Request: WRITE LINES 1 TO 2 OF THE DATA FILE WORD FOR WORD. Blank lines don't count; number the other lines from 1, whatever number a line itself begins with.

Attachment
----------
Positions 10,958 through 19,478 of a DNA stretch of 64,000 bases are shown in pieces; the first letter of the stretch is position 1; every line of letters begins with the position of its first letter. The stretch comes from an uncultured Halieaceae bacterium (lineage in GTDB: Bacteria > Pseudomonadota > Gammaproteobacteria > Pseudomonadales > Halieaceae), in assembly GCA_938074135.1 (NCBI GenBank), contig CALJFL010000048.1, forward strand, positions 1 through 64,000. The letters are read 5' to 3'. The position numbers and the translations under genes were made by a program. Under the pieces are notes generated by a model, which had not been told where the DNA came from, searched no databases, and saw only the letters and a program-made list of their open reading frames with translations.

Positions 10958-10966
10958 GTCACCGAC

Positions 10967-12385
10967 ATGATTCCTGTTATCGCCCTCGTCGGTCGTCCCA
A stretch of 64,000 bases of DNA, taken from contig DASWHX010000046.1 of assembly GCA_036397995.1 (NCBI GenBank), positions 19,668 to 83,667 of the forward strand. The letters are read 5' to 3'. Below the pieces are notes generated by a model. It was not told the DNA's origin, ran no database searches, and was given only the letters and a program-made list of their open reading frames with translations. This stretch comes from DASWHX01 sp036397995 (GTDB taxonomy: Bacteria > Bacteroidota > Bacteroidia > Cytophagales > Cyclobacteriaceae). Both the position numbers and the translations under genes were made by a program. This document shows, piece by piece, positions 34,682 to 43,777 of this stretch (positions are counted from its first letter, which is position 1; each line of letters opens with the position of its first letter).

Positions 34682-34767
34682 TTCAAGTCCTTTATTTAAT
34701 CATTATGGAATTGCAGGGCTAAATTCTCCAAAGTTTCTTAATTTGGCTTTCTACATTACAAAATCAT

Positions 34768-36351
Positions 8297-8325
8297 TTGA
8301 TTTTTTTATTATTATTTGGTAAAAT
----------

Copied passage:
Positions 10,958 through 19,478 of a DNA stretch of 64,000 bases are shown in pieces; the first letter of the stretch is position 1; every line of letters begins with the position of its first letter. The stretch comes from an uncultured Halieaceae bacterium (lineage in GTDB: Bacteria > Pseudomonadota > Gammaproteobacteria > Pseudomonadales > Halieaceae), in assembly GCA_938074135.1 (NCBI GenBank), contig CALJFL010000048.1, forward strand, positions 1 through 64,000. The letters are read 5' to 3'. The position numbers and the translations under genes were made by a program. Under the pieces are notes generated by a model, which had not been told where the DNA came from, searched no databases, and saw only the letters and a program-made list of their open reading frames with translations.

Positions 10958-10966